In a video released yesterday, Deaf International Basketball Federation Secretary-General Jürgen Endress expressed his happiness with International Olympic Committee and International Committee of Sports for the Deaf signing a Memorandum of Understanding earlier this month in Switzerland. Jürgen Endress got goosebumps after reading the MOU between the IOC and the ICSD. He considers it a huge milesone for deaf sports, like buying a foundation for a house after owning the land. According to Endress, every addendum on the MoU allows the ICSD to add walls, a roof and to build their house or castle.
The MoU was announced on March 25. It says both organizations share the same objectives of promoting for and exercise for the well of society, and acknowledges the ICSD’s role as the global governing body for deaf sport. The partnership between the IOC and ICSD is important because this provides opportunities for contracts to support events like the Deaf World Youth Games and to assist in the continued promotion of deaf sport in underfunded regions like Africa by providing additional financial support.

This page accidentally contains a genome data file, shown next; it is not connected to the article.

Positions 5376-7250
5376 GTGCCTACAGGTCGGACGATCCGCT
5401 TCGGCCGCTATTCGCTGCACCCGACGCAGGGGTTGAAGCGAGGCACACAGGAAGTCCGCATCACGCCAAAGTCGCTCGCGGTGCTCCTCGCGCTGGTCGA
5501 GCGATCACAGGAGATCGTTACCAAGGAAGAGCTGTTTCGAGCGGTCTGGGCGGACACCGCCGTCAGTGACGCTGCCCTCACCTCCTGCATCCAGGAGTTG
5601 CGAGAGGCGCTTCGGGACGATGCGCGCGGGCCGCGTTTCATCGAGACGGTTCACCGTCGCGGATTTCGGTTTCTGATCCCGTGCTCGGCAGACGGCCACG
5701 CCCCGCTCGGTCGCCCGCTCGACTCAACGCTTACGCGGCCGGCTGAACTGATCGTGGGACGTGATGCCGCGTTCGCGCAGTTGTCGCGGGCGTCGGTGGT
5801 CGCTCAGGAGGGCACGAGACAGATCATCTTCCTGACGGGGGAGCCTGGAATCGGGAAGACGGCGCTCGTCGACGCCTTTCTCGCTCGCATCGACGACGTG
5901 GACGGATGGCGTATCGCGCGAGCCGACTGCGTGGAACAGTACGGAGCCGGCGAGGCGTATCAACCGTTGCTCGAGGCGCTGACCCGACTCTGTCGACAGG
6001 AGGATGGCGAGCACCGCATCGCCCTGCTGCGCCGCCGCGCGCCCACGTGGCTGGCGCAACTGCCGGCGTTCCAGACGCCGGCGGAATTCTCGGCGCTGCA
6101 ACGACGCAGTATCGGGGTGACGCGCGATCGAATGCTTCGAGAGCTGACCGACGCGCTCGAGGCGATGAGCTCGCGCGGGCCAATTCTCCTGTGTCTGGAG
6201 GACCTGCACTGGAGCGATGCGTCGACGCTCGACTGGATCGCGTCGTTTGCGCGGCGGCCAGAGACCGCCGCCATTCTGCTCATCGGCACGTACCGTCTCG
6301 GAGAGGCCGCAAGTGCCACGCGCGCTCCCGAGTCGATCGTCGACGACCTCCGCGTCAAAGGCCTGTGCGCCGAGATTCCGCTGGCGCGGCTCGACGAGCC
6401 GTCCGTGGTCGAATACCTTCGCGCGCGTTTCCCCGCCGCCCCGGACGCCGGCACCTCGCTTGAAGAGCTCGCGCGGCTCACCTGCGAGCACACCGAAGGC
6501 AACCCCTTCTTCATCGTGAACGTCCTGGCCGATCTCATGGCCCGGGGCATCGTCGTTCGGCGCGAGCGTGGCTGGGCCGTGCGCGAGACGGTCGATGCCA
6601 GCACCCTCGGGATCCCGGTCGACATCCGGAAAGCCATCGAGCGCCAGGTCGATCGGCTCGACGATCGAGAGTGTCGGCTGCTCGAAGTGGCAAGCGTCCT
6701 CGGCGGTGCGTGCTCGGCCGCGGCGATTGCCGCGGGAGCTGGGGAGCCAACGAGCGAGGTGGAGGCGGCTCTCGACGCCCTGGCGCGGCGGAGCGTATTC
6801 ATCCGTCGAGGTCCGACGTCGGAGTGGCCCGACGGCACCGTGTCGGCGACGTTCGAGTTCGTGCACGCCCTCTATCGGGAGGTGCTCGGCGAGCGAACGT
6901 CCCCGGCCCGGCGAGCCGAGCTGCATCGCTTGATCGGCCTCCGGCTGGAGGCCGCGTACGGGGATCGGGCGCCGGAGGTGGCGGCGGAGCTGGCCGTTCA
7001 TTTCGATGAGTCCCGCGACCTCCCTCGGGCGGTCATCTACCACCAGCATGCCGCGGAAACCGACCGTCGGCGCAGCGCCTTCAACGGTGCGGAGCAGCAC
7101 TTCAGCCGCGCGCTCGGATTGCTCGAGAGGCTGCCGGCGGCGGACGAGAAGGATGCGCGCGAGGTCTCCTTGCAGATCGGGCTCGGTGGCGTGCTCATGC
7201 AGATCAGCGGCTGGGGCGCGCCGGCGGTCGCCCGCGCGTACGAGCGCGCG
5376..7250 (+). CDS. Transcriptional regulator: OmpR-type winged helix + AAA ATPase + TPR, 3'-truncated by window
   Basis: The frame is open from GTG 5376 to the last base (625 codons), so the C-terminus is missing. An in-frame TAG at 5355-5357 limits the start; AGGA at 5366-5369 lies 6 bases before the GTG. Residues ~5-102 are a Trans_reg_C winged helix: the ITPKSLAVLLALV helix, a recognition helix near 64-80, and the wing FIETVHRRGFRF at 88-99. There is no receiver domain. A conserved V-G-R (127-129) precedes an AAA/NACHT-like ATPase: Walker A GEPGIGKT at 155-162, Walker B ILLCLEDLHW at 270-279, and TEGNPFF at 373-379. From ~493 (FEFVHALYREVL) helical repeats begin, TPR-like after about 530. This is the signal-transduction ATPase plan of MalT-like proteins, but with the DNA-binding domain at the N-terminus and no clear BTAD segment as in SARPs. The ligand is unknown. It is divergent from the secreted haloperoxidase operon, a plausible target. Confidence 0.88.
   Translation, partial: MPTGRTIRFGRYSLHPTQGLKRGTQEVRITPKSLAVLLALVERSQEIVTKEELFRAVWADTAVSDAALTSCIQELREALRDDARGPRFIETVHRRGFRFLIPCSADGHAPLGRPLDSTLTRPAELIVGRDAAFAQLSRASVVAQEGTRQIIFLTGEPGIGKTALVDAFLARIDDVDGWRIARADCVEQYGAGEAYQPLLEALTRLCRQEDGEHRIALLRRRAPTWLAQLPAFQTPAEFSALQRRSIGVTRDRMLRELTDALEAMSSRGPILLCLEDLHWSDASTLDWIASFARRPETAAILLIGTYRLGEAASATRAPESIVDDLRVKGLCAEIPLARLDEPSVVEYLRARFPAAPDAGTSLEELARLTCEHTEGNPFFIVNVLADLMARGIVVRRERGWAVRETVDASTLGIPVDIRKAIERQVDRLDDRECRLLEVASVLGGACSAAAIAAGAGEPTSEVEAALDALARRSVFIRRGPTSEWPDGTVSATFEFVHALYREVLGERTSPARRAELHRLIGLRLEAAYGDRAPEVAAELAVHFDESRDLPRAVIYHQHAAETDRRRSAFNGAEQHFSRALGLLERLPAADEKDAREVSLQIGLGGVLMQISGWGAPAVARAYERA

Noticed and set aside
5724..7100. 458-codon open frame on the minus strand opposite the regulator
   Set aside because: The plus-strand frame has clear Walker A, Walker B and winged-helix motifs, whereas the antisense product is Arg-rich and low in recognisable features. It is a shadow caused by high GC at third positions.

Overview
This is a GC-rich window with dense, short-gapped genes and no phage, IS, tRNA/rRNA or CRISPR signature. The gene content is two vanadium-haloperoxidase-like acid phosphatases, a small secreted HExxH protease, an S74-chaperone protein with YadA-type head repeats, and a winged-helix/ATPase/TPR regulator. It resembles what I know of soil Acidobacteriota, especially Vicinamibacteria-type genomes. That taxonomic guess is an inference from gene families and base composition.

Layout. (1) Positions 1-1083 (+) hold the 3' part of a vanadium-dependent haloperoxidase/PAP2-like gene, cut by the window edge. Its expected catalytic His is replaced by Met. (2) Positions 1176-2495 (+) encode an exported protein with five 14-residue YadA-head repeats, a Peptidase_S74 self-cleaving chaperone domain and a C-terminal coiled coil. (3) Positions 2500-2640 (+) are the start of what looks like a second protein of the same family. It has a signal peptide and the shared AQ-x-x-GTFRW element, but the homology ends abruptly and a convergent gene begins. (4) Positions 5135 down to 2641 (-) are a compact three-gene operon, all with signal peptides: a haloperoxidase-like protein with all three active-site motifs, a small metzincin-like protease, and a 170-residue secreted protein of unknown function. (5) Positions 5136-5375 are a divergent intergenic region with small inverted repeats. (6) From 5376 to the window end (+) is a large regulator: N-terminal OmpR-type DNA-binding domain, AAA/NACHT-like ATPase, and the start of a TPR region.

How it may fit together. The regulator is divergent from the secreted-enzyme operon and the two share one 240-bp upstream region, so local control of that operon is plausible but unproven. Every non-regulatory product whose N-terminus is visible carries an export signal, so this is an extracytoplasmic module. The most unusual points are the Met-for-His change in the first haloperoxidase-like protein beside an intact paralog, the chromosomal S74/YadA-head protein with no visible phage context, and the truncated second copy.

The MoU comes with contractual obligations for both sides, enforceable by the laws of Switzerland and the Court of Arbitration of Sports so long as the ICSD continues to be recognized as a member of the IOC. Part C of the MoU makes clear this document came about as a result of Recommendation 7 of the Olympic Agenda 2000, which calls for greater support in managing sport for people with different types of abilities and working together with organizations that support these sports.
The IOC and ICSD have had good relations for many years. At 50th session of the IOC in Paris in June 1955, the ICSD was recognized as an international sport federation for the deaf. The ICSD was awarded the Coubertin Cup in 1966 for their adherence to Olympic ideals. Starting in 1985, the flag of the IOC has flown at all Deaflympic Games, and in May 2001, the IOC gave the ICSD permission to change the name of the Deaf World Games to the Deaflympics.